The thermosonic bonding process combines ultrasonic energy with the ball bonding capillary technique of thermocompression bonding. The thermosonic process is performed in a manner analogous to the thermocompression process, except the capillary is not heated and the bonding pads are held between about 100°-150° C.
Regardless of the particular wire bonding process that is selected, the apparatus 10 according to the present invention securely holds the flex board 22 flat with respect to the wire bonding machine so that the wire bonding process can be accomplished in the same manner as for rigid substrates. Once the wire bonding process is complete, the vacuum chamber 16 may be disconnected from the vacuum source (not shown), which removes the pressure differential and allows the flex board 22 to be removed.
Other embodiments are possible depending on the specific shape or configuration of the wiring board to be wire bonded. For example, another embodiment 110 is shown in FIG. 4 includes a circular air permeable platen 114 mounted to a rectangular or square base plate 112. As was the case for the first embodiment, base plate 112 may include a plurality of holes 140 spaced around the perimeter of the circular air permeable platen 114 to provide additional vacuum holding force to a printed wiring board (not shown) placed thereon.
It is contemplated that the inventive concepts herein described may be variously otherwise embodied and it is intended that the appended claims be construed to include alternative embodiments of the invention except insofar as limited by the prior art.
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|US4790897 *||Apr 29, 1987||Dec 13, 1988||Lsi Logic Corporation||Device for bonding of lead wires for an integrated circuit device|
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|JP40502394A *||Title not available|
|JP40528576A *||Title not available|
|JP40600808A *||Title not available|
|JPH0441765A *||Title not available|
|JPS6434945A *||Title not available|
|JPS61214938A *||Title not available|
|1||*||Hewlett Packard Journal, Oct. 1984 vol. 35, No. 10.|
|2||Hewlett-Packard Journal, Oct. 1984 vol. 35, No. 10.|
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|US6052170 *||May 12, 1998||Apr 18, 2000||Seiko Epson Corporation||Inspectable liquid-crystal display panel and method of inspecting same|
|US6635308 *||Aug 22, 2000||Oct 21, 2003||Motorola, Inc.||Method and apparatus for electronics board retention during manufacturing operations|
|US6687969 *||May 16, 1997||Feb 10, 2004||Micron Technology, Inc.||Methods of fixturing flexible substrates and methods of processing flexible substrates|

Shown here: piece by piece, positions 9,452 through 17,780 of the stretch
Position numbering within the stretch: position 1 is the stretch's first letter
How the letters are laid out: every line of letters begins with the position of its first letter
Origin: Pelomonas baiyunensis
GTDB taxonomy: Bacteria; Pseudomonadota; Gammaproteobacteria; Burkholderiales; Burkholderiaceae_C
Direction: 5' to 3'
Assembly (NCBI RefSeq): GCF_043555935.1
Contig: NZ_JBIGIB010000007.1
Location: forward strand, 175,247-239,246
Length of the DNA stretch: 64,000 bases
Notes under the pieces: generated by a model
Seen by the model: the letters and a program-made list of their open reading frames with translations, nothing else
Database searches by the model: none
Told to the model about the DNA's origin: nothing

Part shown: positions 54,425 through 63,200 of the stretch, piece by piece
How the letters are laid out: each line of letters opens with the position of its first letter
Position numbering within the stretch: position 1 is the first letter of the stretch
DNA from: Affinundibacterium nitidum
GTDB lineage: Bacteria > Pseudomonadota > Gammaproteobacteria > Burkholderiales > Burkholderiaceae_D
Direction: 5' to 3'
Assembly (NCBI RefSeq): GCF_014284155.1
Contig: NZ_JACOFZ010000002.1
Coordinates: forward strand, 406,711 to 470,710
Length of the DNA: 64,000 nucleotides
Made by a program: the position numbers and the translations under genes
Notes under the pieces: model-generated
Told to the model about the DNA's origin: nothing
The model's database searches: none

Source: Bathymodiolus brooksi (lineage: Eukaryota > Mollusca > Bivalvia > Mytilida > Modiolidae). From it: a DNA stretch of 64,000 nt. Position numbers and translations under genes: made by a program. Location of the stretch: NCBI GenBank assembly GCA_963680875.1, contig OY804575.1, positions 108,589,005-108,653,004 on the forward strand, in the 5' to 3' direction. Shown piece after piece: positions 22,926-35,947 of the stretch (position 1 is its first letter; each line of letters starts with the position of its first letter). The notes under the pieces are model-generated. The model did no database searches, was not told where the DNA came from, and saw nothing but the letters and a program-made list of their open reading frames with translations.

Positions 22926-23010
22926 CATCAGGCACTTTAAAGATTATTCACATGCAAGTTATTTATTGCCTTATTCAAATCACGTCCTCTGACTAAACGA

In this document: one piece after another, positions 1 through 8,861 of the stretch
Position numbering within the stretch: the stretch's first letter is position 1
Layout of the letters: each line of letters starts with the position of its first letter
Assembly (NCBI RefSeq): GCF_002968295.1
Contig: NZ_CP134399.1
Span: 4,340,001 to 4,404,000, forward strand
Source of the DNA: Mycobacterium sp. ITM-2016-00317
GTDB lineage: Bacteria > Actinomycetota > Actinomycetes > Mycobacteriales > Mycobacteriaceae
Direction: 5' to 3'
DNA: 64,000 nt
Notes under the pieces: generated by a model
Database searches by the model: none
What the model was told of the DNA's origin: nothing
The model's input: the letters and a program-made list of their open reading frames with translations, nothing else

|US6874226||Mar 6, 2003||Apr 5, 2005||James Gleason||Circuit board pallet with improved securement pin|
|US7582965 *||Dec 14, 2004||Sep 1, 2009||Conti Temic Microelectronic Gmbh||Electronic device and method for bonding an electronic device|
|US8424858 *||Aug 10, 2010||Apr 23, 2013||GM Global Technology Operations LLC||Flexible fixture system for machining operations|
|US20040172817 *||Mar 6, 2003||Sep 9, 2004||James Gleason||Circuit board pallet with improved securment pin|
|US20070158840 *||Dec 14, 2004||Jul 12, 2007||Conti Temic Microelectronic Gmbh||Electronic device and method for bonding an electronic device|
|US20110049778 *||Aug 10, 2010||Mar 3, 2011||Gm Global Technology Operations, Inc.||Flexible fixture system for machining operations|
|DE102010009441A1 *||Feb 23, 2010||Aug 25, 2011||Siemens Aktiengesellschaft, 80333||Tool for supporting flexible circuit board during assembling electrical component, has air-permeable supporting structure connected with vacuum connection to passage of retaining surface and added in region of recess|
|DE102010009441B4 *||Feb 23, 2010||May 4, 2016||Siemens Aktiengesellschaft||Werkzeug zur Halterung eines flexiblen Schaltungsträgers und Verfahren zu dessen Herstellung|
|EP1279469A1 *||Jul 19, 2001||Jan 29, 2003||TAPEMATIC S.p.A.||Vacuum gripper to be used for the manufacture of multi-layered printed circuits|
|U.S. Classification||269/27, 269/903|
|International Classification||H05K1/00, H05K3/00, B25B11/00|
|Cooperative Classification||Y10T29/49144, Y10T29/4913, Y10T29/53191, Y10T29/49133, Y10S269/903, Y10S269/90, Y10S29/044, H05K3/00, H01L2224/48227, H01L2924/01079, H05K1/0393, H01L2224/48465, H01L2224/48091, B25B11/005, H01L2224/45144|
|Nov 9, 1995||AS||Assignment|
Owner name: HEWLETT-PACKARD COMPANY, CALIFORNIA
Free format text: ASSIGNMENT OF ASSIGNORS INTEREST;ASSIGNOR:CHAN, ALEX B.;REEL/FRAME:007710/0453
Effective date: 19950316
|Apr 28, 2000||AS||Assignment|
Owner name: HEWLETT-PACKARD COMPANY, A DELAWARE CORPORATION, C
Free format text: MERGER;ASSIGNOR:HEWLETT-PACKARD COMPANY, A CALIFORNIA CORPORATION;REEL/FRAME:010841/0649
Effective date: 19980520
|May 30, 2000||AS||Assignment|
Owner name: AGILENT TECHNOLOGIES INC, CALIFORNIA
Free format text: ASSIGNMENT OF ASSIGNORS INTEREST;ASSIGNOR:HEWLETT-PACKARD COMPANY;REEL/FRAME:010977/0540
Effective date: 19991101
|Aug 2, 2001||FPAY||Fee payment|
Year of fee payment: 4
|Aug 3, 2005||FPAY||Fee payment|
Year of fee payment: 8
|Sep 7, 2009||REMI||Maintenance fee reminder mailed|
|Feb 3, 2010||LAPS||Lapse for failure to pay maintenance fees|
|Mar 23, 2010||FP||Expired due to failure to pay maintenance fee|
Effective date: 20100203